The chief investment strategist at $2.2 trillion iShares breaks down why the recovery trade still has plenty of room to run despite recent outperformance — and shares the 5 areas of the market where she sees the best opportunities right now

  • Some strategist on Wall Street have been warning that the recovery is already priced into stocks.
  • iShares’ Chief Investment Strategist Gargi Chaudhuri thinks otherwise.
  • She shared with Insider why cyclicals still have further to run.
  • See more stories on Insider’s business page.

Some of the more cyclical sectors of the stock market, like small-caps, have skyrocketed to new heights over the last six months, after multiple COVID-19 vaccine discoveries and a Democratic sweep in the 2020 election. 

The steep run-up in the recovery-tied stocks has led some strategists to say the recovery is priced in by now, and investors should prepare to exit the early stages of the new

bull market

“Stock markets are discounting machines and we think they have once again done a great job of foreshadowing the economic boom that we are about to experience,” Morgan Stanley‘s Chief US Equity Strategist Mike Wilson said in an April 12 note. “With the reopening now on our doorstep, there has been a noticeable shift in leadership that could be telling us something about the reopening that may not be obvious. Small caps and cyclicals have started to underperform the broader indices.”

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Wilson downgraded small-caps in March and recommended investors buy higher quality stocks.

But in an interview with Insider on April 21, Gargi Chaudhuri, iShares‘ chief investment strategist for the Americas, took the opposite stance. Instead of recommending a rotation out of cyclicals, she argued the recovery trade still has further to run. 

One reason for this, she said, is that some investors are taking too short of a view of the cyclicals’ performance. 

“We have to broaden our lens a little bit. So instead of just looking at this outperformance that definitely has occurred since November 2020, we have to actually go back a few years,” Chaudhuri said.

“So if we look at how small-cap and value names have performed going back three years, going back four years, going back perhaps even longer than that, what you will find is there’s a lot of room for value and small-caps to continue to outperform the benchmark and to continue to outperform broad growth factors,” she added.

Chaudhuri pointed out that since 2016, iShares’ Value Factor ETF (VLUE) has underperformed their S&P 500 ETF (IVV) by almost 30%.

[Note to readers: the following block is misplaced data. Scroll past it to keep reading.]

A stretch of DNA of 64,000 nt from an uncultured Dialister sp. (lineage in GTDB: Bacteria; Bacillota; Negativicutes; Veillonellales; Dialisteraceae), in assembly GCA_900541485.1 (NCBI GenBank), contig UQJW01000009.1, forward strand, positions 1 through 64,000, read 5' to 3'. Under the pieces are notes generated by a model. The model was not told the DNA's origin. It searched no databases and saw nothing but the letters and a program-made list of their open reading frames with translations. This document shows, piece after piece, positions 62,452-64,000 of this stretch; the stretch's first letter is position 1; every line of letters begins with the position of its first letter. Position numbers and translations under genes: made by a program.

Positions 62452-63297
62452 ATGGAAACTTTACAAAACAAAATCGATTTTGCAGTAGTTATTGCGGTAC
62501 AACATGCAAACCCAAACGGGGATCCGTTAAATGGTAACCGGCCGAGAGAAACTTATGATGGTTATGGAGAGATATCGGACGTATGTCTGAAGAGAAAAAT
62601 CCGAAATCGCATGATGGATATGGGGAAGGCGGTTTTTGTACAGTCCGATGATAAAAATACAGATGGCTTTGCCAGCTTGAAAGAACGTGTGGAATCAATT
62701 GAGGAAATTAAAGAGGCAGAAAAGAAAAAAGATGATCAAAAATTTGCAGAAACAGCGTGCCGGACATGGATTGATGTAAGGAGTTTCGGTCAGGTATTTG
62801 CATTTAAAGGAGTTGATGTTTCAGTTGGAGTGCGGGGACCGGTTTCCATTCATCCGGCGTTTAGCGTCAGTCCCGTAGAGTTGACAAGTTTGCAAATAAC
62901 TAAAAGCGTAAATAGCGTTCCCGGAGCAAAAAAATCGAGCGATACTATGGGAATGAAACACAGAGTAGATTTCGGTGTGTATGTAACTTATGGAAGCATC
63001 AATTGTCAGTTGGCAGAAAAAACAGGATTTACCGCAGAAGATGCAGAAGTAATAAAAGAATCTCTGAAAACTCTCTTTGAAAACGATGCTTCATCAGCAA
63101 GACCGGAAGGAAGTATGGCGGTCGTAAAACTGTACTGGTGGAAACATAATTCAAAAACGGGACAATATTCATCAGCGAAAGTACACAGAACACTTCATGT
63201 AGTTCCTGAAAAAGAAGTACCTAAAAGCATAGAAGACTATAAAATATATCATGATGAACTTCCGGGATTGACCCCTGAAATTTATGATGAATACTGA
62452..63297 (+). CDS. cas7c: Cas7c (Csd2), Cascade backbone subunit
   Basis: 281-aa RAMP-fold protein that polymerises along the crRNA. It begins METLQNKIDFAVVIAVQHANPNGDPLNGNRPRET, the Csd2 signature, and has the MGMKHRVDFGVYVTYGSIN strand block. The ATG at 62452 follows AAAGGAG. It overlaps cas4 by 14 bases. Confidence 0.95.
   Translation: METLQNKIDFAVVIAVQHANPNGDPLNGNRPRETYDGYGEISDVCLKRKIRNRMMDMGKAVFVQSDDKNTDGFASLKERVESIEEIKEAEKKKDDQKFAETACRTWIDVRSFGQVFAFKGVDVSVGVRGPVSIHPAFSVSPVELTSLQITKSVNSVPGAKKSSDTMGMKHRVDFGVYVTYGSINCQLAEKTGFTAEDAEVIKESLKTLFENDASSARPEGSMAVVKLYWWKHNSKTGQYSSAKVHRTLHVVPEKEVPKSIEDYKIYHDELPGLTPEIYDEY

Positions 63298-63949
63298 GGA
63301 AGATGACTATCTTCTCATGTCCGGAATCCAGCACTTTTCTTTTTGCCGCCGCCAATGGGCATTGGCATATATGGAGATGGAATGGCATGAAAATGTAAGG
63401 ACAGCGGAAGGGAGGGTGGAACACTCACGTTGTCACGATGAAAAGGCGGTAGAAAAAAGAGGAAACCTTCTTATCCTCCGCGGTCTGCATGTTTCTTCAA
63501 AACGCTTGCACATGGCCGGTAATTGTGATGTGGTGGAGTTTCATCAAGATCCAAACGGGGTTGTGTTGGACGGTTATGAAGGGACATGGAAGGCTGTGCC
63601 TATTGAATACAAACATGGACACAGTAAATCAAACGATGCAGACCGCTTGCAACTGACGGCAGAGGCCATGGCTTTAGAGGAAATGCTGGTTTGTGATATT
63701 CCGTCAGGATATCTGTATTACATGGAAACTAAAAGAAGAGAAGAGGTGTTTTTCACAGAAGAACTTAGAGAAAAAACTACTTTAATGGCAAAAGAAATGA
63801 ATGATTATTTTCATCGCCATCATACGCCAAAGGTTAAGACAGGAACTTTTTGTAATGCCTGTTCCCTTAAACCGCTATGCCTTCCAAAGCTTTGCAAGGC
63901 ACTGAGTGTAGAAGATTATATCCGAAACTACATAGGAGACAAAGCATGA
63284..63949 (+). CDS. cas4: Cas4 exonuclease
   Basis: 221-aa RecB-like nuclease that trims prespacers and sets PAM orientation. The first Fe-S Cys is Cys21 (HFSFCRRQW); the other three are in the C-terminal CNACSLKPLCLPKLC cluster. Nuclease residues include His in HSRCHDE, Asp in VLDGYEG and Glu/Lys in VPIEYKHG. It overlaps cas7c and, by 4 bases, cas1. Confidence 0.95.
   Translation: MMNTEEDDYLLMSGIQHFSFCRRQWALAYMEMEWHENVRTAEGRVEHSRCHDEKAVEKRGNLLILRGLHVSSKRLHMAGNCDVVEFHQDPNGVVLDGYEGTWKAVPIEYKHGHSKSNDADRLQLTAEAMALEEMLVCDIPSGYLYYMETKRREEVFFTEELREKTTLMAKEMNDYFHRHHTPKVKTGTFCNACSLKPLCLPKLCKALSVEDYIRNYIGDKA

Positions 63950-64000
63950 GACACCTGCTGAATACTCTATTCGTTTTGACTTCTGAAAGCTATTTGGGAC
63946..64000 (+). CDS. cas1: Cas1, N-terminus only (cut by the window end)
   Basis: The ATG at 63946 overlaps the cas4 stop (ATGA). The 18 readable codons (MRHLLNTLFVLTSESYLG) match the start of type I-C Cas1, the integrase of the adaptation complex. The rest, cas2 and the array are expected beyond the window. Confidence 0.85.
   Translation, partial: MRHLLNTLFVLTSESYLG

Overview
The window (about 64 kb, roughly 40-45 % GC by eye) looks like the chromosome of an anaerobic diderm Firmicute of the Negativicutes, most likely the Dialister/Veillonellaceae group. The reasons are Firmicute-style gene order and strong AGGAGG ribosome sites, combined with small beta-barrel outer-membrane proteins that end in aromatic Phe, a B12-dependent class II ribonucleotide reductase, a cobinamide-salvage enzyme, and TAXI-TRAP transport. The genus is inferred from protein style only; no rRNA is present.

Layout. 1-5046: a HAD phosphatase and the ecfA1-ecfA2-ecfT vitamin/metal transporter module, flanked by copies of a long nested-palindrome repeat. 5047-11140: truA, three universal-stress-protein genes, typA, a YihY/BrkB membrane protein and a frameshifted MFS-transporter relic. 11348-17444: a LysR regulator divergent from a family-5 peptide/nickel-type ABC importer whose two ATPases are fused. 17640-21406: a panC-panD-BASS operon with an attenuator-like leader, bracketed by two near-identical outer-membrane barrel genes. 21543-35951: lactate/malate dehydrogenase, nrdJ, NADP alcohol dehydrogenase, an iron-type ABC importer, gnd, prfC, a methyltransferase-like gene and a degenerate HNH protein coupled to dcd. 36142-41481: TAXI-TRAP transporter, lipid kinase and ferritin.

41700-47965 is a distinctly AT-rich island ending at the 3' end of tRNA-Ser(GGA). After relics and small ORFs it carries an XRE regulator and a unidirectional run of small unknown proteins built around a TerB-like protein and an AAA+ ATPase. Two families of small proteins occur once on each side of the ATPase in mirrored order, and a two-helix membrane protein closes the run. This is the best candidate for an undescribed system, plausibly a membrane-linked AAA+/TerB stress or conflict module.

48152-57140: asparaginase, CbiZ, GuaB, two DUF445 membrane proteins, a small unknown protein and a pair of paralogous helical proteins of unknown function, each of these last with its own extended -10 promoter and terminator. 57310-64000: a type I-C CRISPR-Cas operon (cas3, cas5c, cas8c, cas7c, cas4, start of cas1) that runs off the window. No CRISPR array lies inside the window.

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She added investors are underappreciating the fact that the US hasn’t seen a full economic reopening yet, despite others saying investors have already anticipated it.

“We’re still all at home. We haven’t really gone back to work,” Chaudhuri said. “Yeah some of that is priced into the market. But we still are going to see more of that reopening trade play out.”

More broadly, she said investors should expect heightened volatility, as well as a slower rise in interest rates compared to earlier this year. 

5 areas of the market with the best opportunities

As for how investors can take advantage of the further upside she argues is in the recovery trade, Chaudhuri said she’s bullish on financials, in particular banks. 

She also likes insurance firms, as well as the consumer discretionary sector as consumers begin to dig into their bolstered savings. 

And on a broader level she likes small-caps still.

But Chaudhuri also stressed that it’s not only the value factor that has more upside, but anything with cyclical exposure. For instance, she likes semiconductor firms, which are considered growth stocks. She said in a note on Tuesday that the sector could get a boost from an infrastructure deal.

“We believe the allocation of additional capital to high-tech innovation and advancement within the [Build Back Better] plan could continue to boost the performance of this sector given that semiconductors are an important input to many of the planned initiatives — from building charging stations to autonomous driving,” Chaudhuri wrote. 

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